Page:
More companies enter the oversized derailleur cage market

Carbondry and Tripeak offer more affordable derailleur cage upgrades

CeramicSpeed isn’t the only company cashing in on riders’ desire for friction-fighting aftermarket upgrades. At the Taipei Show there were several companies touting the ability of their oversized derailleur pulleys to reduce drivetrain friction.

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Carbondry covers all major road drivetrains

Carbondry offers a friction-reducing upgrade cage for Shimano, SRAM and Campy
Carbondry offers a friction-reducing upgrade cage for Shimano, SRAM and Campy
Courtesy

Japanese manufacturer Carbondry offers a carbon fiber rear derailleur cage that uses a traditionally sized 11-tooth alloy upper wheel in order to maximize shift performance with a lower wheel that has 15 teeth. Both spin on ceramic bearings.

The company makes versions of its carbon derailleur cage upgrade in short and medium lengths for Shimano, SRAM and Campagnolo. Claimed wattage savings vary by model as well as chainring combination, but the average claimed wattage savings are between 2–5 watts.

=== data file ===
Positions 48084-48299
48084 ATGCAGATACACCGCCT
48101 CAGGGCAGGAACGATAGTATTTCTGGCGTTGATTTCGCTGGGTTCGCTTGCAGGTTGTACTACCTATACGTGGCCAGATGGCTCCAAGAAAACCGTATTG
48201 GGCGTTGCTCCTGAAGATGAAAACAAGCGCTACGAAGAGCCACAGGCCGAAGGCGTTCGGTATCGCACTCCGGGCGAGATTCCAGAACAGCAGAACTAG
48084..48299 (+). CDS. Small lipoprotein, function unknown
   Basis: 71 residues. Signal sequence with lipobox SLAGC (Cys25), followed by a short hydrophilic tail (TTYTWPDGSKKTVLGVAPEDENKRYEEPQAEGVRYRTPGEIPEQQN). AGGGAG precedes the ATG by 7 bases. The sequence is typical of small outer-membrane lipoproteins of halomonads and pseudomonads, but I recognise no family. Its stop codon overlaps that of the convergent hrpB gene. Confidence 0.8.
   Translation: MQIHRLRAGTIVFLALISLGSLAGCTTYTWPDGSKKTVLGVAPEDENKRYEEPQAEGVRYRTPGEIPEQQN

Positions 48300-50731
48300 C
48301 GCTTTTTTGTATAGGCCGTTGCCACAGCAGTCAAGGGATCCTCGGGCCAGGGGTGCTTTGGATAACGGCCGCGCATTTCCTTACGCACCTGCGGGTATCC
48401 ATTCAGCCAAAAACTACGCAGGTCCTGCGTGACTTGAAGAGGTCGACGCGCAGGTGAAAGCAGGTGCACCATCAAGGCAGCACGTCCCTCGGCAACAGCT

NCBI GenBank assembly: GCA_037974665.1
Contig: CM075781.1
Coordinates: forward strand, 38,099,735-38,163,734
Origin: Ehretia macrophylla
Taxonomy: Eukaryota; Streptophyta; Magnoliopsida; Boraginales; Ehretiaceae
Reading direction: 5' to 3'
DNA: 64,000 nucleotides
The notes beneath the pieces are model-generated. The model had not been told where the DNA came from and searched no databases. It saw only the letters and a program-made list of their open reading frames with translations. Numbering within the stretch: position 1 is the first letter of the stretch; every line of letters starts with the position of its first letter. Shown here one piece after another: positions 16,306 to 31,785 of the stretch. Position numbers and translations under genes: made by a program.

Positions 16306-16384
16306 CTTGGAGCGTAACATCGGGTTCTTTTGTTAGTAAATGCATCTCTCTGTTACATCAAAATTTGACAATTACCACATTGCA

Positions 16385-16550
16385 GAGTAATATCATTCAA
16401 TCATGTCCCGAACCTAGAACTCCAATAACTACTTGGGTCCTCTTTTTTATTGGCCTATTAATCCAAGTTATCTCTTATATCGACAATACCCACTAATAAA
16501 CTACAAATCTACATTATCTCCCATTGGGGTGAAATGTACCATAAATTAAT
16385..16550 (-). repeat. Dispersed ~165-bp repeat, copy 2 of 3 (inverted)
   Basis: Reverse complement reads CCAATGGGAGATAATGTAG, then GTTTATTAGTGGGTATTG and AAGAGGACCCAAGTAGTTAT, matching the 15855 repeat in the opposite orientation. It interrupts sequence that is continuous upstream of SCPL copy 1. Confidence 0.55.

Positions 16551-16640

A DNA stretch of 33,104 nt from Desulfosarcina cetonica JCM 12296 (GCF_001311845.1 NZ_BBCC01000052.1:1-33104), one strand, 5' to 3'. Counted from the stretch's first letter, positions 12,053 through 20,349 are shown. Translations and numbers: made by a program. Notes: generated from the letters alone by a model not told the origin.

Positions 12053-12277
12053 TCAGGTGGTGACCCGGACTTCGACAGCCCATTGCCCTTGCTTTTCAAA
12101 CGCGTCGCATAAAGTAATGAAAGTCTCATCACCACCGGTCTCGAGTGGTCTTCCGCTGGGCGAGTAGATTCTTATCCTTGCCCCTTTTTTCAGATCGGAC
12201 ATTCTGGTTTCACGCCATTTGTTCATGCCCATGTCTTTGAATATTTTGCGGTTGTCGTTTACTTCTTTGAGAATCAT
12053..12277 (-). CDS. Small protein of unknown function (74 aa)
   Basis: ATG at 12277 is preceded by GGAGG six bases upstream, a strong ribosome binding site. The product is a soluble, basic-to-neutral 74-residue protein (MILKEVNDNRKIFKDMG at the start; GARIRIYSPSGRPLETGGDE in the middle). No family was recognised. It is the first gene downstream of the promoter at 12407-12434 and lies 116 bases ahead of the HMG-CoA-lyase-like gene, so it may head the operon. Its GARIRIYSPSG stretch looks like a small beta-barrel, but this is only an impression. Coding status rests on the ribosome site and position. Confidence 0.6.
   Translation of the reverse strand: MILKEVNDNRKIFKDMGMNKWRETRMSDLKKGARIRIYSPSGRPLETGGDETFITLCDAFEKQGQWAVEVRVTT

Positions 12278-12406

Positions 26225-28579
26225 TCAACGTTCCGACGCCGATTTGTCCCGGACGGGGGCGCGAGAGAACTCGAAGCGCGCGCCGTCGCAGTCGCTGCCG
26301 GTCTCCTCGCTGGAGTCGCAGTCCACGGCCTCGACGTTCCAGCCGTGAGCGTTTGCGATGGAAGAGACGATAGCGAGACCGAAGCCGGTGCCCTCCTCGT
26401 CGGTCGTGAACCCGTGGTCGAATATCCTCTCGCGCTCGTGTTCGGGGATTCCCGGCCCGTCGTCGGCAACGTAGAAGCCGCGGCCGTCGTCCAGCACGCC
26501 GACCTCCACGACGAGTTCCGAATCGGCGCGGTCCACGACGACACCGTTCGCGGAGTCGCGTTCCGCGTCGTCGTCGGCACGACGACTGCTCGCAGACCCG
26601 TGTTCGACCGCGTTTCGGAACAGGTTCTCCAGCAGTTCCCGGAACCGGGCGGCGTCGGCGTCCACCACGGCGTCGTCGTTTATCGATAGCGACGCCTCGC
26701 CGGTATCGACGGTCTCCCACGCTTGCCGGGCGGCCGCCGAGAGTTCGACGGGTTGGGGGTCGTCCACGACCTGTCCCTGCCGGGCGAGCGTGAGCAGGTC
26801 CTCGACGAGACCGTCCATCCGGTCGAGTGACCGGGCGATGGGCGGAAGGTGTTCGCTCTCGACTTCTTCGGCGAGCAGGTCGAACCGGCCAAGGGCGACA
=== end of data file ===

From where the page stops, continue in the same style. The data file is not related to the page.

A currency conversion from the Japanese Yen puts these upgraded cages at £172 / $215 / AU$285.

Visit www.carbondryjapan.com for more information.

Tripeak Jetstream in carbon and alloy versions

Jetstream offers derailleur cage upgrades in carbon and alloy (shown)
Jetstream offers derailleur cage upgrades in carbon and alloy (shown)
Warren Rossiter / Immediate Media

Next up on the show floor is Tripeak’s Jetstream derailleur cage. Like Carbondry, this Taiwanese manufacturer also uses an 11-tooth upper pulley with a 15-tooth lower wheel.

Contrast these designs with CeramicSpeed’s pair of massive 17t derailleur pulleys. Tripeak makes versions of the Jetstream for Shimano and SRAM with carbon and alloy cages, both of which rely on ceramic bearings.

The carbon caged Jetstream will set buyers back £399 / $499 / AU$650.

The alloy Jetstream is more palatable at £215 / $268 / AU$350.

Visit www.tripeakbearing.com for more information.

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Aftermarket only (for now)

The growing number of big-wheeled derailleur add-ons begs the question: how long until larger derailleur pulleys become standard fare on production equipment from major drivetrain manufacturers?